No breakthrough in Delhi terror attack a week later

September 13th, 2011 - 10:02 pm ICT by IANS  

New Delhi, Sep 13 (IANS) A week after the Delhi High Court bombing, investigating agencies are still groping in the dark about the outfit responsible for the blast that killed 13 people and left over 90 injured or even the composition of the explosive - despite claims of “leads”.

The National Investigation Agency (NIA) is heading the probe into the case with the Delhi Police aiding it with three “special teams” comprising a total 400 personnel who have fanned out across the city to hunt for clues and suspects.

The date and place for the bombing was carefully chosen — a Wednesday, the only day in the week that is allowed for filing public suits at the court, and the venue, Gate number 5, the only gate that is allowed for such litigants to enter for gate passes.

The bombing was expected to fetch maximum casualties - and it did.

Just two hours after the blast on Sep 7, the Harkat-ul-Jehadi Islami (HuJI) outfit claimed responsibility for the terror attack by sending an email to various media houses.

A second mail was received the next day, purportedly from the Indian Mujahideen (IM), a home-grown terror outfit claiming responsibility for the attack. The mail said that HuJI had no role to play in the blast. The mail was traced to Kolkata.

A third mail was used with the domain name of Yahoo and the mail said that ‘Indian Mujahidin’ takes the responsibility of the attack and the next target will be Ahmedabad. “The place of the next attack was in code,” Delhi Police spokesperson Rajan Bhagat told IANS. A fourth mail was also sent by Indian Mujahidin, challenging the probing agency to trace the mails. The third mail sender has been arrested from Patan in Gujarat.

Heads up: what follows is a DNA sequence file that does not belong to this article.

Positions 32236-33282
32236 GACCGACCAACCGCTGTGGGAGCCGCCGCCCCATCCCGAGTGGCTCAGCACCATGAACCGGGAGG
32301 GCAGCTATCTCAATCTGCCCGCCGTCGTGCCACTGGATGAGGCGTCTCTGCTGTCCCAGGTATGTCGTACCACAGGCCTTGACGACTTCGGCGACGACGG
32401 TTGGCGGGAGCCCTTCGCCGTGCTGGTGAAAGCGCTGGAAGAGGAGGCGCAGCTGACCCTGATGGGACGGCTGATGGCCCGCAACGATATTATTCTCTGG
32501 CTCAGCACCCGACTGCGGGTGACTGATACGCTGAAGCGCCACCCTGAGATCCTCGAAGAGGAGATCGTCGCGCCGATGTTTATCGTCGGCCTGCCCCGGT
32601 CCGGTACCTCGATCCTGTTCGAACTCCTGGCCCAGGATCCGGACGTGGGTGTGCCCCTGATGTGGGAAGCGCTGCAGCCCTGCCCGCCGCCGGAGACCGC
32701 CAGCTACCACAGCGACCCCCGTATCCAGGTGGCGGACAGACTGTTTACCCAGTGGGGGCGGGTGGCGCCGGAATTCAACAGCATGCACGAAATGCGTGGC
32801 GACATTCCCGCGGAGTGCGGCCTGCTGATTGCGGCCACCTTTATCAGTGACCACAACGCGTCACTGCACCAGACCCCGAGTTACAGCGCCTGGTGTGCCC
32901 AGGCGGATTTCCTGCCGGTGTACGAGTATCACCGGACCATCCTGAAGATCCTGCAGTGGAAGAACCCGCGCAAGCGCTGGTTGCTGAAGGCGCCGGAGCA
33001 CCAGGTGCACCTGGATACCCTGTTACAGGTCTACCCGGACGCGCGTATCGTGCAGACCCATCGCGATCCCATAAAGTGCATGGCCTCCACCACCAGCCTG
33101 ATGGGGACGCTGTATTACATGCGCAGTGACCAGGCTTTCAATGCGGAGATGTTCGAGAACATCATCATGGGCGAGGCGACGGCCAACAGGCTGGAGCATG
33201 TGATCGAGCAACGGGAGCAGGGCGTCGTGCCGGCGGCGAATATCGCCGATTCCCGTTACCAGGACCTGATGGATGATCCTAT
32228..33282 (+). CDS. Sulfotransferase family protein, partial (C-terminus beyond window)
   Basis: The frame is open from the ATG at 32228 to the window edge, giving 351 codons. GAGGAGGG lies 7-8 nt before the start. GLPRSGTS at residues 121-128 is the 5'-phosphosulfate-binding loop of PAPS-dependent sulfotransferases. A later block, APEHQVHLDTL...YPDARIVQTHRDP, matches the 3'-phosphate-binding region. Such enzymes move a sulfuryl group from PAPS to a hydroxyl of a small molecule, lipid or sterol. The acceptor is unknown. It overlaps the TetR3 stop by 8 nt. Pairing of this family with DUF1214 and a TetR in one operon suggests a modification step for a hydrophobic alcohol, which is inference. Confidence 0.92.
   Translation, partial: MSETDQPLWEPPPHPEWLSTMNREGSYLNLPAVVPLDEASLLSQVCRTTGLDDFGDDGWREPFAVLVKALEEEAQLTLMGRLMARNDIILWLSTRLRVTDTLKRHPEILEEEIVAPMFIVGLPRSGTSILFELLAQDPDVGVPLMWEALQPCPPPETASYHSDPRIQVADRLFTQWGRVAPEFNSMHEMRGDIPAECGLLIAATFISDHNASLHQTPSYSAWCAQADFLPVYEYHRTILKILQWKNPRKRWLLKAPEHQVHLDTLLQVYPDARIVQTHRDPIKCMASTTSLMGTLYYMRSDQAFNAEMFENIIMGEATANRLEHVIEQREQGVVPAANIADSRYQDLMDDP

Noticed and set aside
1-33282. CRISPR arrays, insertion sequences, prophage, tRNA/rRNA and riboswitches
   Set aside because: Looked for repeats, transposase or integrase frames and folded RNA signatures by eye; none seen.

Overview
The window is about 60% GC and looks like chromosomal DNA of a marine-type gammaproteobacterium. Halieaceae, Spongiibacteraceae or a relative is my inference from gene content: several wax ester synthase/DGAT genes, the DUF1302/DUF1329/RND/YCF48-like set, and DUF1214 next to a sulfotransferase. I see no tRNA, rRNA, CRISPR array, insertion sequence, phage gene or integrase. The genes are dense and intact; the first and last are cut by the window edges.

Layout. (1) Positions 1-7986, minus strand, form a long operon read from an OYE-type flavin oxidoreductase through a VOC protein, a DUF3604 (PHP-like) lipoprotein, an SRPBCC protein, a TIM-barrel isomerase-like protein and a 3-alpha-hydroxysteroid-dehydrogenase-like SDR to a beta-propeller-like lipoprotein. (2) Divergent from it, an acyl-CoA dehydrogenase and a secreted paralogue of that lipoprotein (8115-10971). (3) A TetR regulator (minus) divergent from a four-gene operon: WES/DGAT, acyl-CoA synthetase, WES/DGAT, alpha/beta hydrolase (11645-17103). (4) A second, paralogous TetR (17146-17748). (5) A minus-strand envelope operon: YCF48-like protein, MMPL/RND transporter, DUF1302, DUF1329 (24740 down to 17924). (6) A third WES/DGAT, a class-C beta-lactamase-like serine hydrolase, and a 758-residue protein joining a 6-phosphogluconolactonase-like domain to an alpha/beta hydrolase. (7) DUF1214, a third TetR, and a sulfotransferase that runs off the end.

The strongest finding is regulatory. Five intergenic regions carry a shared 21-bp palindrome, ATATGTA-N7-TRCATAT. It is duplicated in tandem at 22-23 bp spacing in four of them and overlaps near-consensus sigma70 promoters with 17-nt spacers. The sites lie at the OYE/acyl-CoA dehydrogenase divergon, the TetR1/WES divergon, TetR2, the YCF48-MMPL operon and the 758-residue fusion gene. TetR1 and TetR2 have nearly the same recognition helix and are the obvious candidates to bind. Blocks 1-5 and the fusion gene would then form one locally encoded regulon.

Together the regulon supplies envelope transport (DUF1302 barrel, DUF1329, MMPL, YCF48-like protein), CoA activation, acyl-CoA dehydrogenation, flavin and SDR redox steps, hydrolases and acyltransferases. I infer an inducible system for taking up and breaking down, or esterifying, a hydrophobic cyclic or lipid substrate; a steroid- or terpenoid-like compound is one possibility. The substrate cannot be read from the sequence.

NIA had formed a team of 20 and a support team of 17 officers to probe the blast.

Despite sending a team to Kishtwar in Jammu where the first mail originated and arresting the owner of a cyber cafe from where the mail was sent as well as some of the students who were present there on that day, the agency has not made any headway into finding out who sent the mail.

The composition of the bomb too remains a mystery. The agencies said that preliminary investigation revealed traces of nitrate-based pentaerythritol trinitrate (PETN), a very powerful plastic explosive, and shrapnels as part of the bomb that was kept in a briefcase. “Forensic experts were summoned from Gujarat and Hyderabad to assist in the investigation and they scanned the scene of the crime again,” said Bhagat.

The Delhi Police released two sketches of suspected bombers based on eyewitness accounts.

Various people, whose faces matched the sketches, were detained in many places and their antecedents were verified. But no clue has emerged as yet. “We are still investigating,” said Deputy Commissioner of Police Ashok Chand, who is heading three ’special teams’ of around 400 policemen to probe the blast case.

The NIA also detained a suspect from Uttar Pradesh. He was identified by his first name Shehzad. Sources said he resembles the sketch of one of the suspects. However, they are still in the process of verifying it.

The agency also began going through the identities of the dead and the injured to find out if the bomb planter was among the victims. But after a day they found none with ’suspicious background’.

There was also news about a car reported missing two years ago that was spotted near the site minutes before the bomb exploded. The car had been held by the traffic police for some offence and while verifying the number they found it in their records of a missing car. The car was subsequently recovered from Faridabad, leaving agencies again clueless.

Struggling for some concrete leads, the NIA also announced a reward of Rs.500,000 for anyone providing clues about suspects.

“As far as investigation is concerned, it is going on. Delhi Police and NIA are coordinating,” Home Secretary R.K. Singh told reporters.

Unable to find any lead so far, the NIA has sought inputs from foreign intelligence agencies’ to monitor wireless messages on the day of the blast.

At the end of the first week, there is nothing concrete to show up on cracking the bombing case.

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